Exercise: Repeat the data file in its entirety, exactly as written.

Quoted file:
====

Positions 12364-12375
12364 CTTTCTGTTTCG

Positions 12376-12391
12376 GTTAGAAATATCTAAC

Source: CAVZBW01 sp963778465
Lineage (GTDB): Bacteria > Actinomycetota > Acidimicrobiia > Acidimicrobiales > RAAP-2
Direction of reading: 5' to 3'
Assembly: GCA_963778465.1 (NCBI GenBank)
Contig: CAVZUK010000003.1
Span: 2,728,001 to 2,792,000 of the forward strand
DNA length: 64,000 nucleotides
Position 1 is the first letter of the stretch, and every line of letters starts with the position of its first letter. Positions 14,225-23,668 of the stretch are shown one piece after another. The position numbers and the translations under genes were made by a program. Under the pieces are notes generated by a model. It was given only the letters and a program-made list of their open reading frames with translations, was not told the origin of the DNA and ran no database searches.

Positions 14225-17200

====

Positions 12364-12375
12364 CTTTCTGTTTCG

Positions 12376-12391
12376 GTTAGAAATATCTAAC

Source: CAVZBW01 sp963778465
Lineage (GTDB): Bacteria > Actinomycetota > Acidimicrobiia > Acidimicrobiales > RAAP-2
Direction of reading: 5' to 3'
Assembly: GCA_963778465.1 (NCBI GenBank)
Contig: CAVZUK010000003.1
Span: 2,728,001 to 2,792,000 of the forward strand
DNA length: 64,000 nucleotides
Position 1 is the first letter of the stretch, and every line of letters starts with the position of its first letter. Positions 14,225-23,668 of the stretch are shown one piece after another. The position numbers and the translations under genes were made by a program. Under the pieces are notes generated by a model. It was given only the letters and a program-made list of their open reading frames with translations, was not told the origin of the DNA and ran no database searches.

Positions 14225-17200